Thanks so much for reading through and looking at these concepts :smiley: I’m hoping everyone enjoys these “Glass Elevator” :elevator: ideas, thanks everyone! :slightly_smiling_face:


Thanks so much! I definitely love the BeOS and Haiku second only to the Mac, and I love working on this stuff whenever I get the free time to mess with it :slightly_smiling_face: I know Haiku is too small to tackle this, and just working on the core OS is a lot to ask out of such a small team. If I’m able to do it, I might breathe some life into this myself… I’ve messed around a little on my Mac and Devuan so far, when beta4 comes out, I might peek around the system to see if I can get an alpha of this shell to run on it. But again, that’s if I got some time to build it :slightly_smiling_face:

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Basically it’d just skip over everything and be the same as /var/db/.AppleSetupDone, so things would just be a default environment (so the default English, no direct network setup, no user handle or key, no time, privacy, or assistant questions), although if/when I build the real thing, I might change this decision and just go with the ‘import or set up’ idea instead so things get set up properly.

I’m not a fan of using different styles for window decoration counterparts, as it makes the interface rather inconsistent. Do you want a near-replica of the tabs or a somewhat inspired counterpart made for touchscreens? One of them has to be picked.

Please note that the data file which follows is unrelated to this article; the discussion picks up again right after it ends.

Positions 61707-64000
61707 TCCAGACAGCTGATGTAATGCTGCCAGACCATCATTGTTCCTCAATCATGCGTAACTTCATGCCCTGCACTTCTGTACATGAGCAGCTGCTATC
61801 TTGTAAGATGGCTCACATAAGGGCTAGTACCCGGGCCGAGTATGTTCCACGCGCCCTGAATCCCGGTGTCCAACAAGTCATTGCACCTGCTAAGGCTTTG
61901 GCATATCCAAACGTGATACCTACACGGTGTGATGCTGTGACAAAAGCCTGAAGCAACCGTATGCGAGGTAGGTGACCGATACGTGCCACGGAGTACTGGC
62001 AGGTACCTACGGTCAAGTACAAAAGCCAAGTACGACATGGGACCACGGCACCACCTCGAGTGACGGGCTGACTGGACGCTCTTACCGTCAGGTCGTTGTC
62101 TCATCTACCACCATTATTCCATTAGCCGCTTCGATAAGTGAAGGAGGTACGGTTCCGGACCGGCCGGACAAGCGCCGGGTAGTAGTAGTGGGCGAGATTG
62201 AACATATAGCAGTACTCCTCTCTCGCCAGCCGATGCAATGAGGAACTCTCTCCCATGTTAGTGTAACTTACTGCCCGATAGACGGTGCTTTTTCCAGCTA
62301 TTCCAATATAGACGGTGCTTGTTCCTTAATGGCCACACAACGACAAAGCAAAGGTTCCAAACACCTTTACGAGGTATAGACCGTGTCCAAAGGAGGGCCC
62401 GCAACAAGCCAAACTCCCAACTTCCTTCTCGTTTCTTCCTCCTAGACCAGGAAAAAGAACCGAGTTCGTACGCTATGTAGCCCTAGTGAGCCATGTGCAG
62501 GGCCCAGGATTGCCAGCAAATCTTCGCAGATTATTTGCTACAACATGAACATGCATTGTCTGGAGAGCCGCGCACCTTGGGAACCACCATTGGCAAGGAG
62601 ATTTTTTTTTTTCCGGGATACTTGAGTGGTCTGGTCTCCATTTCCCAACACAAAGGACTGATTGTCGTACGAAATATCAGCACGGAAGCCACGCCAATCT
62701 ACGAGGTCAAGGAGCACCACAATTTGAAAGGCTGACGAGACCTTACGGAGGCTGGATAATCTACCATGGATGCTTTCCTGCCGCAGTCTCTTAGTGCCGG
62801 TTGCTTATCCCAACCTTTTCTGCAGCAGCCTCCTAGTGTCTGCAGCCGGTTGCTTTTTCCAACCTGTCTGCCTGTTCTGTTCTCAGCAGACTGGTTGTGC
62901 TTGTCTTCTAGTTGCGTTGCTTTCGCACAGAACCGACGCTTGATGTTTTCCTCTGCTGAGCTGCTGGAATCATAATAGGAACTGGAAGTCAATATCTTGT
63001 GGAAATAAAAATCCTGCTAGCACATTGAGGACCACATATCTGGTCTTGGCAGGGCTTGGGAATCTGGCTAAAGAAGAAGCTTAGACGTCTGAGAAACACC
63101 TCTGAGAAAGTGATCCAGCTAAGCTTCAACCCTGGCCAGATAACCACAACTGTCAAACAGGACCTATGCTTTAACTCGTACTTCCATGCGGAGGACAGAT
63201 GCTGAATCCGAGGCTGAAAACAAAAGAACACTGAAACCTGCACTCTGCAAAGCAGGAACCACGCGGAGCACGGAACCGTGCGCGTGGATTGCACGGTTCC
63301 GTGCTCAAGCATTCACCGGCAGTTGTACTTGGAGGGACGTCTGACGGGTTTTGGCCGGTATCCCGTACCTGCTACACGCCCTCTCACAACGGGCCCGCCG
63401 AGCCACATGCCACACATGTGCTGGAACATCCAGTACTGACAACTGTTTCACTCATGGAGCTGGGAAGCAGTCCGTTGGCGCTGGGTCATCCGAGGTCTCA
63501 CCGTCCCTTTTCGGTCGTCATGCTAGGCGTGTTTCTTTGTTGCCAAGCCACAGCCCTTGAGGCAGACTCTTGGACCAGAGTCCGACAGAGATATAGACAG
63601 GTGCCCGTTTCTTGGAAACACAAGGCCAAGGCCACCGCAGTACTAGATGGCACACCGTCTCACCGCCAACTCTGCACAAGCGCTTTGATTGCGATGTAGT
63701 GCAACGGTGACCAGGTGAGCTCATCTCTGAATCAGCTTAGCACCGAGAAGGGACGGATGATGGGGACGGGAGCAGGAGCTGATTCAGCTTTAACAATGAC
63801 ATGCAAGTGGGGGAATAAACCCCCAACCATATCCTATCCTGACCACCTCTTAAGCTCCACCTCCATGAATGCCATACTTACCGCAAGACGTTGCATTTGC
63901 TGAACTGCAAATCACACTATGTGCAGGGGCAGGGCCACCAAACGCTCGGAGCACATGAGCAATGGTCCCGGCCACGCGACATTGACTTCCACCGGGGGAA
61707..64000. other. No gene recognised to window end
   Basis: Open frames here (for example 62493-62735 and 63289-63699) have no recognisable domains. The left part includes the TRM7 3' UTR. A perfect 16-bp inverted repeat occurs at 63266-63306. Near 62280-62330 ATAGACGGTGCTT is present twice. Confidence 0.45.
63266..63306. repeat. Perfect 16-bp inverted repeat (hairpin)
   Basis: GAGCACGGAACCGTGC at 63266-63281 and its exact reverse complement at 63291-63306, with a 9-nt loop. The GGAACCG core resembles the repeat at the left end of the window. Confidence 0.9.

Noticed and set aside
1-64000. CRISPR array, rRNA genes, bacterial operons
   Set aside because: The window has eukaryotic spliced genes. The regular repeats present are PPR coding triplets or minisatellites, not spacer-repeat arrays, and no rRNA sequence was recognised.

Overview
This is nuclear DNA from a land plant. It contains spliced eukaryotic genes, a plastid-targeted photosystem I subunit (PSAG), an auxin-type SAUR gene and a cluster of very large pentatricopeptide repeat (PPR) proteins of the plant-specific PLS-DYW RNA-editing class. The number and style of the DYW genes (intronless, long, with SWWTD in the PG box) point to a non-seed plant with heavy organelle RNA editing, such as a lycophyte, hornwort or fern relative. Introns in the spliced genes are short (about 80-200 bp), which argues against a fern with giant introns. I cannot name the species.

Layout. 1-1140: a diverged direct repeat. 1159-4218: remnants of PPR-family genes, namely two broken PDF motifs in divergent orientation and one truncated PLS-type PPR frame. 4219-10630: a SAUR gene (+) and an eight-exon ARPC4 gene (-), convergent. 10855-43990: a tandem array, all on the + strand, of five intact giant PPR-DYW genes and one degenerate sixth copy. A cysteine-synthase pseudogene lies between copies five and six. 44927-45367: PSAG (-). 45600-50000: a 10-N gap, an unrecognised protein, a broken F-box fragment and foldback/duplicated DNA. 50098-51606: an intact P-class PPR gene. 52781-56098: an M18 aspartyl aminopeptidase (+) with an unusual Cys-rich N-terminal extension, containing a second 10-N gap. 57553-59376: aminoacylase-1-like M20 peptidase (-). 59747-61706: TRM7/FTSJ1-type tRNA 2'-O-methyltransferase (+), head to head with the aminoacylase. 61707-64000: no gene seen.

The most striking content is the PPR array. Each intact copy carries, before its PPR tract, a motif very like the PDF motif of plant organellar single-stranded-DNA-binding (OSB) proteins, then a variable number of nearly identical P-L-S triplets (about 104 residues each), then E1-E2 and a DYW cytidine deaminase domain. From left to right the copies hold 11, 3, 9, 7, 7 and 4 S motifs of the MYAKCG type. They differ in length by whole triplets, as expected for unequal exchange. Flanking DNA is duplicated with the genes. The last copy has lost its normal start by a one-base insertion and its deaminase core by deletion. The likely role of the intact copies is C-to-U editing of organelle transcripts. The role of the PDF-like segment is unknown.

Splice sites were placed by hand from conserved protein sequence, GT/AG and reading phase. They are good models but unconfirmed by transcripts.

Regarding the switches, it would prolly be a good idea to not have any text on them at all. Having text on them means having to account for localisation and the potential for longer words in them, which may be cumbersome or outright unviable to fit into such a small UI element.

Another recommendation is to consider one-handed usage more. Smartphone screens are larger than in years past, certainly much more than classic webOS was still active and than was designed with screen sizes of 4 inches or less; it still works with tablet screen sizes though, but design decisions for those are a bit closer to the traditional desktop.

The use of gradients is also quite inconsistent, too. In some UI elements they’re more subtle (good), while in others they’re quite strong (bad).